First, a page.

U.S. home prices continued to climb in March and have risen nearly 15 percent since the beginning of 2020.
That is the takeaway of a U.S. housing market analysis by Standard & Poors, in conjunction with CoreLogic. The study was completed using a method advocated by Nobel-laureate Robert Schiller, which uses actual home price transactions compared to the property’s previous sale price.
Home prices in many western cities are climbing much faster than home prices nationally. In Seattle, prices are up 24 percent since the beginning of 2020; In Phoenix, they were up 22.5 percent during that same period.
The Epoch Times analysis of the Standard & Poors CoreLogic data analyzed home prices from Jan. 1, 2020 to March 31, 2021 to provide some context excluding the dramatic slowdown in home-buying activity during Spring 2020, when the pandemic caused panic buying of home goods and panic selling of financial products.
From the decrease in urban rental rates and the dramatic increase in suburban housing prices, it is easily determined that many renters from urban centers moved away from higher density areas and purchased homes in less dense, suburban areas.
At the same time, the inventory of existing homes for sale is far below levels in 2018 and 2019.
According to recent data from the National Association of Realtors, in 2018 there were enough homes for sale to supply four months of house-buying activity. In 2019, there was 3.9 months of supply.
However, in April, there was just 2.4 months of supply for the expected level of demand from home-buyers. The total number of homes for sale in April was only 1.16 million nationwide, down substantially from the 1.53 million homes for sale in 2018.
The National Association of Realtors’ (NAR) chief economist Lawrence Yun, said, “First-time buyers in particular are having trouble securing that first home for a multitude of reasons, including not enough affordable properties, competition with cash buyers and properties leaving the market at such a rapid pace.”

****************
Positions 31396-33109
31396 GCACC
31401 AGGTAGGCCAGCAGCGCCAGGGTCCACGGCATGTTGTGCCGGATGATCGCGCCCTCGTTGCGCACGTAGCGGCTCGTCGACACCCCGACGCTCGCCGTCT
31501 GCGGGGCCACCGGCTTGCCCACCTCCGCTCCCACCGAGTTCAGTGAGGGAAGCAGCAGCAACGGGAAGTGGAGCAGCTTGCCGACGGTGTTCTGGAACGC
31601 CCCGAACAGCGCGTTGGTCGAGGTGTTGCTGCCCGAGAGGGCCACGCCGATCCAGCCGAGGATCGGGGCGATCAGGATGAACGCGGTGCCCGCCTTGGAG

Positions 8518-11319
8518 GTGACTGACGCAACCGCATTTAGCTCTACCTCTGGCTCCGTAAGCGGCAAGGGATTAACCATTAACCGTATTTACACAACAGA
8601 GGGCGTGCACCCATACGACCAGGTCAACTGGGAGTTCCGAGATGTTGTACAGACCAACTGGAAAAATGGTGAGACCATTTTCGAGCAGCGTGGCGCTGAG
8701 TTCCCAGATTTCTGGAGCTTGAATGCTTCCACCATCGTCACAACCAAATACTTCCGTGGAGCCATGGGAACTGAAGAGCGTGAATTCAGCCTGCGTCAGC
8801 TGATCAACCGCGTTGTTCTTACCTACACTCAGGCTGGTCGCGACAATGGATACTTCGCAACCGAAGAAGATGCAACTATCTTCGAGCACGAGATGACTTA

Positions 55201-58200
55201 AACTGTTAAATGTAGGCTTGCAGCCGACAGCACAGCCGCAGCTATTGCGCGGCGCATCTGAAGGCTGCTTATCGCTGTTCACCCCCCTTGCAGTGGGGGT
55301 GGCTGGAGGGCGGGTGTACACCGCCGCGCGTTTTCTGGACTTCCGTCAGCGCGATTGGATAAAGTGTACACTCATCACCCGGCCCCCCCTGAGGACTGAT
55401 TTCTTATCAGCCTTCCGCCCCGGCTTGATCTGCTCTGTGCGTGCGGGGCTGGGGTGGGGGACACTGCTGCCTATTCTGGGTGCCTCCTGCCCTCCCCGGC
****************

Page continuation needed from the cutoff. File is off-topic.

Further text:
The NAR said properties remained on the market on average only 17 days in April, with 88 percent of homes being on the market for less than a month.
First time home-buyers represented 31 percent of sales in April while individuals buying a second home or buying a home as an investment represented 17 percent of sales during the month. Individual investors make up many of the all-cash buyers. All-cash buyers represented 25 percent of all buyers in April, according to the NAR.
Looking forward, Yun expects “more inventory [to] come to the market later this year as further COVID-19 vaccinations are administered and potential home sellers become more comfortable listing and showing their homes. The falling number of homeowners in mortgage forbearance will also bring about more inventory.”
If that happens, home price appreciation might slow down and home-buyers might start to have a little bit more choice in their home-buying decision. Meantime, the tight supply still makes much of the U.S.—and much of the Western U.S. in particular—a strong seller’s market.
Tim Shaler is a professional investor and economist based in Southern California. He is a regular columnist for The Epoch Times, where he exclusively provides some of his original economic analysis.
Views expressed in this article are the opinions of the author and do not necessarily reflect the views of The Epoch Times.